In the topsy-turvy world of a Germany defeated in the First World War, most of the country's residents found themselves in severe economic trouble due first to a hyperinflation caused by the government's attempt to pay off a reparations judgment foisted upon Germany by the victorious Allies in 1918 -- said reparations to last until 1980! -- and then by a crushing depression in 1929, when the country was finally starting to show signs of economic stability after the "Years of Hunger". It was during the early years of this hyperinflation, that the value of the German Mark fell in value against the Dollar so far and so rapidly, that eventually, the federal government could not only not print money fast enough to keep up with the currency's devaluation, but the cost to print the money was more than the actual value of what was being printed! To make up for the shortfall in currency, local governments, railway directorates and even hotels started printing their own currency, de facto creating a secondary, if local, valid currency next to the official Mark. This 'emergency money', known as Notgeldin German, was used in varying degrees until the end of 1923.
Most of this Notgeld had quite beautiful designs printed on them and most of these designs were culturally or landscape related. Some had religious motives. Most notorious were those notes which had anti-Semitic themes to them, something always present and latent in German history since the late Middle Ages, but now being proclaimed and embraced more stridently in times of economic instability, when Jews once again became acceptable targets as either the epitome of the red, Bolshevik despoiler of a middle class they could not ever belong to spiritually or economically or as parasitic, noveau riche middlemen, who lived off the sweat of others, creating nothing of value, but living off the value created by the host peoples they exploited. At least, this was the view of the Jew by their enemies and for whom there was no longer a place in European society no matter who or what they were or what they contributed to the politics, culture and economy of the lands, in which they lived.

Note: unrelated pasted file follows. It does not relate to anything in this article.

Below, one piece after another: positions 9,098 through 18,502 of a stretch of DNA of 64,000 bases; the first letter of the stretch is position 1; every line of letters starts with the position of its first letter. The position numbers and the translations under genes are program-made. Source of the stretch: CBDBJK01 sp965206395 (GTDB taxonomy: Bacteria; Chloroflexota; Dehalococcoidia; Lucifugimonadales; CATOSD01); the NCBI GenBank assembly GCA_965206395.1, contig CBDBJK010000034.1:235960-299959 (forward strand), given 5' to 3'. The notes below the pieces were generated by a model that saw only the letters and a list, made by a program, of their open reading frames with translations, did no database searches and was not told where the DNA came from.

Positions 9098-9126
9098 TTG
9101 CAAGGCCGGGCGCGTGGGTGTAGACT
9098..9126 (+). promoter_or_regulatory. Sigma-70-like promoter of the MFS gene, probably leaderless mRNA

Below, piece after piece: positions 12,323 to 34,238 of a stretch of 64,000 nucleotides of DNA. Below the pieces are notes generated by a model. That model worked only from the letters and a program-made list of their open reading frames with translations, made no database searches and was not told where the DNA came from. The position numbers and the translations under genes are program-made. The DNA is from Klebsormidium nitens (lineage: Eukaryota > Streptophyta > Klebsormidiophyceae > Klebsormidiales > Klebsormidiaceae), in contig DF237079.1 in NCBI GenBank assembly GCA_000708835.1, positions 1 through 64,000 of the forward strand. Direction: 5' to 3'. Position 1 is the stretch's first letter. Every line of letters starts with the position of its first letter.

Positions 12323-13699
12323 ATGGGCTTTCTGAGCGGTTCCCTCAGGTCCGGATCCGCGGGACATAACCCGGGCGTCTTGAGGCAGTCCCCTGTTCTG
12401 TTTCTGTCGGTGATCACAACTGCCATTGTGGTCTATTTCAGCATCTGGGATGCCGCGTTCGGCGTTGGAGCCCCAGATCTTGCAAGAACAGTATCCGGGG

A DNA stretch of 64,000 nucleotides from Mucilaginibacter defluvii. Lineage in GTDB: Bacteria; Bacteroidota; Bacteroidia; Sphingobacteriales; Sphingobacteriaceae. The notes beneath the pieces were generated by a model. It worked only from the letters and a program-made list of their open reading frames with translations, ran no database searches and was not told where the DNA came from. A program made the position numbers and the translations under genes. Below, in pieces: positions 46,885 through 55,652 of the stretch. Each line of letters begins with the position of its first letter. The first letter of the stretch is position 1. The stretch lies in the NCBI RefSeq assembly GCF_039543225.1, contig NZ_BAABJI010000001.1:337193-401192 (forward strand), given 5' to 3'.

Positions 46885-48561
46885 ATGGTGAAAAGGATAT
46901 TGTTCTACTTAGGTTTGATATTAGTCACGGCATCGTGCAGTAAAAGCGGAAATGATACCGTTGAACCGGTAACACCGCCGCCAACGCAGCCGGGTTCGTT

This note was issued in BEVERUNGEN in 1921. It shows a Jewish merchant going from door to door selling pots. The note you will receive is in uncirculated condition.
Item will be shipped in card stock to protect it.